This year, the Harvest Moon will first appear on the evening of Friday 29th September, and is the closest full moon to the Autumnal Equinox.
September’s full moon is called the Harvest Moon (also known as Full Corn Moon and Barley Moon) as the Moon rises early and is particularly bright at this time of year, allowing farmers to continue harvesting into the night.
The word ‘month’ itself takes its root from the Moon, as a month was originally defined to match the cycle of the lunar phases. Some calendar months were later padded out with extra days so that 12 months would make up one complete 365 solar year.
The Harvest Moon usually occurs in September, however, due to the overlap between the Gregorian Calendar and the Lunar Cycle, every three years it appears in October.
The Moon rises at different times each night, changing by approximately 50 minutes each evening. During the nights around the Harvest Moon, however, this changes and for a few evenings, the moon will rise at almost the same time.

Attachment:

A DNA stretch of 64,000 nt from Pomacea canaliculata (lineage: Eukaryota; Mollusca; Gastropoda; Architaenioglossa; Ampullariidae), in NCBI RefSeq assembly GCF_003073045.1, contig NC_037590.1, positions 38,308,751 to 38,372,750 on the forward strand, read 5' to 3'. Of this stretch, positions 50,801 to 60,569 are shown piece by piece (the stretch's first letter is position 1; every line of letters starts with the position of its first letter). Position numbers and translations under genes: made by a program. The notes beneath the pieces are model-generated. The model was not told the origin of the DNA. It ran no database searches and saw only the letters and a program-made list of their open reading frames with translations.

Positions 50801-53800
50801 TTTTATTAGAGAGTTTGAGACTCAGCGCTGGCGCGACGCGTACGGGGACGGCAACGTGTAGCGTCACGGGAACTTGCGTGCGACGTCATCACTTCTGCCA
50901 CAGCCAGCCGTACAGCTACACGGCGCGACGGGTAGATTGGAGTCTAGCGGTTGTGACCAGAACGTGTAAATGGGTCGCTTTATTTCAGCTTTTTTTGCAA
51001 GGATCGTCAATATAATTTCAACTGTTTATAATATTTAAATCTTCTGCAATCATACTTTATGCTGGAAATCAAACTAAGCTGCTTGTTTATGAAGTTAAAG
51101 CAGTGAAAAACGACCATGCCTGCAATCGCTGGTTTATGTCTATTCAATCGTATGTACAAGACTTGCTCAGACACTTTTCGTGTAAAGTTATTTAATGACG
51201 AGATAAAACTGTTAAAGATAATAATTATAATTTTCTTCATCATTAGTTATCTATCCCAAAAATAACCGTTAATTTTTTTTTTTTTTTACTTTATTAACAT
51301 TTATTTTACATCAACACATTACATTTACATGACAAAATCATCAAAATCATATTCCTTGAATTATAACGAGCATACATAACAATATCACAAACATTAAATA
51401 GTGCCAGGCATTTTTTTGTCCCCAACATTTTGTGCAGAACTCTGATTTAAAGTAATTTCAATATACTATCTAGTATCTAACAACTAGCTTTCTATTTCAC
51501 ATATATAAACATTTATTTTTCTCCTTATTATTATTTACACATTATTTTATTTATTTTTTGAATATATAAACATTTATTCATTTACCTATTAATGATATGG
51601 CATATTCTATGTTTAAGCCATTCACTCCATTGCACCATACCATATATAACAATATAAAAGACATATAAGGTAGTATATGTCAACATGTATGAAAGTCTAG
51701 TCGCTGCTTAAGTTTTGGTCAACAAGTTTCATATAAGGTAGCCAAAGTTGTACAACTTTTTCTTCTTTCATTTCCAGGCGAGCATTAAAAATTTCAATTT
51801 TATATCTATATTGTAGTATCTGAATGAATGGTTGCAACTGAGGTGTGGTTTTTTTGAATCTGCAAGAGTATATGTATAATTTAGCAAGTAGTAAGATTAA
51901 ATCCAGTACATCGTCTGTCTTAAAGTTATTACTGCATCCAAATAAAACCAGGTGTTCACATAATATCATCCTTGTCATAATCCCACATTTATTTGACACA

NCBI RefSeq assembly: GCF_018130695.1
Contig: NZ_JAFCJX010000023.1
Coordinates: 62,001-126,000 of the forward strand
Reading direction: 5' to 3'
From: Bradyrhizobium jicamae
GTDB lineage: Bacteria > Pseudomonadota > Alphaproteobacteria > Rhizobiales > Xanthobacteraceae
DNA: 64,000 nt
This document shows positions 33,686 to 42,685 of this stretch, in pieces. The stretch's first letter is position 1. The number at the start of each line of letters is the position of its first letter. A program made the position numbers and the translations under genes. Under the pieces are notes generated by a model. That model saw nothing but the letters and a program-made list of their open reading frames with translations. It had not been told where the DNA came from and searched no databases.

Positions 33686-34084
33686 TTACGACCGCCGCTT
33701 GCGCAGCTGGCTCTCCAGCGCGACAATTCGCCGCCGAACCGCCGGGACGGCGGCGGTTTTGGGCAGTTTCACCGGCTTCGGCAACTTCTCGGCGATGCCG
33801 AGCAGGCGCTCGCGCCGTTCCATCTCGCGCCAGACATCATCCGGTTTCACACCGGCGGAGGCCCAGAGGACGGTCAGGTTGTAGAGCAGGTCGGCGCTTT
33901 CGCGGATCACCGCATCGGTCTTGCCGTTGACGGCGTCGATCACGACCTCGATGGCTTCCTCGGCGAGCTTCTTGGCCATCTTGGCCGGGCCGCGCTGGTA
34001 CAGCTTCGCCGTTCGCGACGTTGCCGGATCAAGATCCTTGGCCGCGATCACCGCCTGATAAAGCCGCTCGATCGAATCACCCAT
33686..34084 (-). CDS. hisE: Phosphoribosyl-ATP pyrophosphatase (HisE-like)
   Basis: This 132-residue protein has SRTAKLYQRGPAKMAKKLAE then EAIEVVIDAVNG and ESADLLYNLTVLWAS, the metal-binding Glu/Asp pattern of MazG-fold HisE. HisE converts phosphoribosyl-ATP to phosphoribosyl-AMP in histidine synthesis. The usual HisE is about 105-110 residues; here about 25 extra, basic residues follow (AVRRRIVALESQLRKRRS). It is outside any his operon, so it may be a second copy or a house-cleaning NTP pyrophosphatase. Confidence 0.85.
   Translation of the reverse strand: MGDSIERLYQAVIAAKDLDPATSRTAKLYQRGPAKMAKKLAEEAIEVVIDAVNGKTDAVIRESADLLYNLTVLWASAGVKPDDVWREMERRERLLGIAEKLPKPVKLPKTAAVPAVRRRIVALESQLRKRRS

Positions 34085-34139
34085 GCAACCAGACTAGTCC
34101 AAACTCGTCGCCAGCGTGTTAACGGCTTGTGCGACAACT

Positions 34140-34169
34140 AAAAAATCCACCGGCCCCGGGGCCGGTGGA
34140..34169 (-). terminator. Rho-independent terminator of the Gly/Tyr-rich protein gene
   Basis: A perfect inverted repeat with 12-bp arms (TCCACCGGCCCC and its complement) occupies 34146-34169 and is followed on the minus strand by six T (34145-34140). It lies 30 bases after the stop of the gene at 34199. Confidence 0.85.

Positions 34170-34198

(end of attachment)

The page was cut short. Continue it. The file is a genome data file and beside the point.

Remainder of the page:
This extra light is what farmers took advantage of to bring in the summer-grown crops, but also used it as an indicator that the harvest must commence, as the Harvest Moon marks the transition from summer into autumn and crops could soon start to perish.
Many of the Moon’s nicknames come from Native American culture, as the Lunar Calendar allowed them to keep track of time and seasons.
The number of Moon names differs slightly from tribe to tribe, but many assign either 12 or 13 full moons to the year. These names were then adopted by the Colonial Americans and eventually entered popular culture across the world.